The 911 call went out on Edwin Hawes the afternoon of October 30, 2008.
Edwin, 46, was missing and he hadn’t gone to work, according to his roommate Martin Weltman. Edwin’s Volkswagen Passat was missing from the driveway of the Andover, Minnesota home they shared. In its place was what looked like blood.
Investigators confirmed it was indeed blood, a “significant” pool of it, Dan Douglas, Anoka County Sheriff’s Office Lieutenant, told “Killer Siblings,” airing Saturdays at 6/5c on Oxygen. Blood was also found splattered on the side of the house and near the driveway.
Authorities’ alarm bells, already tolling loudly, were intensified by the smell of bleach, possibly used in a botched effort to clean up the gore. A piece of a crossbow, hammers, and a baseball bat, each painted black, were found strategically hidden in the house as though for an ambush.
Weltman, who raised no red flags, said that there were long-simmering tensions between Edwin and his sister, Elizabeth, 43, and brother, Andrew, 36. Part of that friction stemmed from their upbringing, according to Edwin’s ex-wife, Christina Miller. She told producers that their mother, Demetria Hawes, played her kids against each other as they grew up in Golden Valley, a suburb of Minneapolis. Elisabeth sided with Andrew, a diabetic.
But 20 years earlier, the Hawes brothers found some harmony. After Andrew launched a yard-care business as a teenager, Edwin joined up with him. Edwin oversaw finances, while Andrew ran the crews and repair of Hawes Lawn Service.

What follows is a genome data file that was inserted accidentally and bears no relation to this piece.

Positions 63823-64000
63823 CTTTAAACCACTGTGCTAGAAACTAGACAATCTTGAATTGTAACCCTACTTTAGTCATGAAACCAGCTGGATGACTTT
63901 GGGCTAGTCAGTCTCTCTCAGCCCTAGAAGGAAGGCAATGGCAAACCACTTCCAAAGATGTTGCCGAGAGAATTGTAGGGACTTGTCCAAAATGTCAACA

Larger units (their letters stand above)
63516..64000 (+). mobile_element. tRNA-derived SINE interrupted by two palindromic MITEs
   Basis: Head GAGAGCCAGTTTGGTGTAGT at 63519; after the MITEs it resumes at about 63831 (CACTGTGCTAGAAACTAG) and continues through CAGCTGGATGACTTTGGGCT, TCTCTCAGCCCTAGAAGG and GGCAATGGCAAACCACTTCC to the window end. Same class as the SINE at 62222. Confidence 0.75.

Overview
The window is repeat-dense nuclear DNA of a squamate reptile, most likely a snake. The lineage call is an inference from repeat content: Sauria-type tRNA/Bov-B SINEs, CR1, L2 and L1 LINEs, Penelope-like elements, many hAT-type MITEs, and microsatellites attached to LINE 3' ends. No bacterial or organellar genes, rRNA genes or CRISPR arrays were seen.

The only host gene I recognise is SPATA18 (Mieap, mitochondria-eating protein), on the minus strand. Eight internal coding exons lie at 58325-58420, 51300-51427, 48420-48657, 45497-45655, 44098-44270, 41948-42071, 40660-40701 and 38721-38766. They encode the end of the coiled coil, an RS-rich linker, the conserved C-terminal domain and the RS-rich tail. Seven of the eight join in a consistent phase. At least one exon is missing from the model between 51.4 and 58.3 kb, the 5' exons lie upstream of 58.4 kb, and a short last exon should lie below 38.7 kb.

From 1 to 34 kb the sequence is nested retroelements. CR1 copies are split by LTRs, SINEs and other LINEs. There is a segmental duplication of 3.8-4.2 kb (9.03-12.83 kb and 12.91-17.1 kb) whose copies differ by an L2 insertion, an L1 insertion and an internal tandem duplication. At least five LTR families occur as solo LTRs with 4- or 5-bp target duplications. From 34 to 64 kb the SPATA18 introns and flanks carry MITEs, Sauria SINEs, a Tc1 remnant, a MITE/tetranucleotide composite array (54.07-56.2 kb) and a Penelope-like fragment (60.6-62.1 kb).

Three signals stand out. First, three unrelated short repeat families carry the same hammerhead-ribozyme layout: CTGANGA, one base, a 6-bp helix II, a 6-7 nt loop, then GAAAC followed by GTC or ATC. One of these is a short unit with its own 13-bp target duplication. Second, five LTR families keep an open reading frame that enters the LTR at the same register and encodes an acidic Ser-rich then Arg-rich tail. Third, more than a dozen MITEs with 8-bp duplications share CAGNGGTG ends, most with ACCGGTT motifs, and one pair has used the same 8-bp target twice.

It grew to be “huge around the Twin Cities,” Miller told “Killer Siblings.”
Then, in the spring of 2007, a rift emerged that was just as huge. Andrew found a second set of books and figured that his big brother was swindling the business.
The family also found out Edwin, who had power of attorney over his grandmother, had sold her stocks believed to be worth $600,000 without her approval, twincities.com reported in 2010.
The missing family fortune and business funds churned up an ocean of bad blood. The siblings’ father’s suicide exacerbated already-strained relationships.
Edwin left the family business, but his absence didn’t mend the bitter discord. He filed an order of protection against his brother and sister, the Grand Forks Herald reported in 2010.
A history of family violence emerged. The fight over the inheritance had led to the arrest of Andrew, who allegedly tried to run Edwin off the road with his car, according to the outlet.
As a family picture came together, investigators learned that deputies on routine patrol had been near Edwin’s home at 2 a.m. on October 30. In the early morning hours they came upon a parked vehicle — a Hawes Lawn Service truck — about a mile from the home in a golf course parking lot.
Elizabeth and Andrew were both discovered nearby. She admitted to being at Edwin’s home, a violation of the restraining order.
She was arrested for violating an order of protection, while Andrew was allowed to drive away in the business truck. She was released that same afternoon, though.
Investigators returned to the golf course area and found a crossbow that had been painted black like the piece in Edwin’s driveway. They also discovered a jacket, a jug of bleach, and a pair of bloodstained rubber gloves.
Investigators were concerned that Edwin had been killed and urgently set out to find him and his siblings.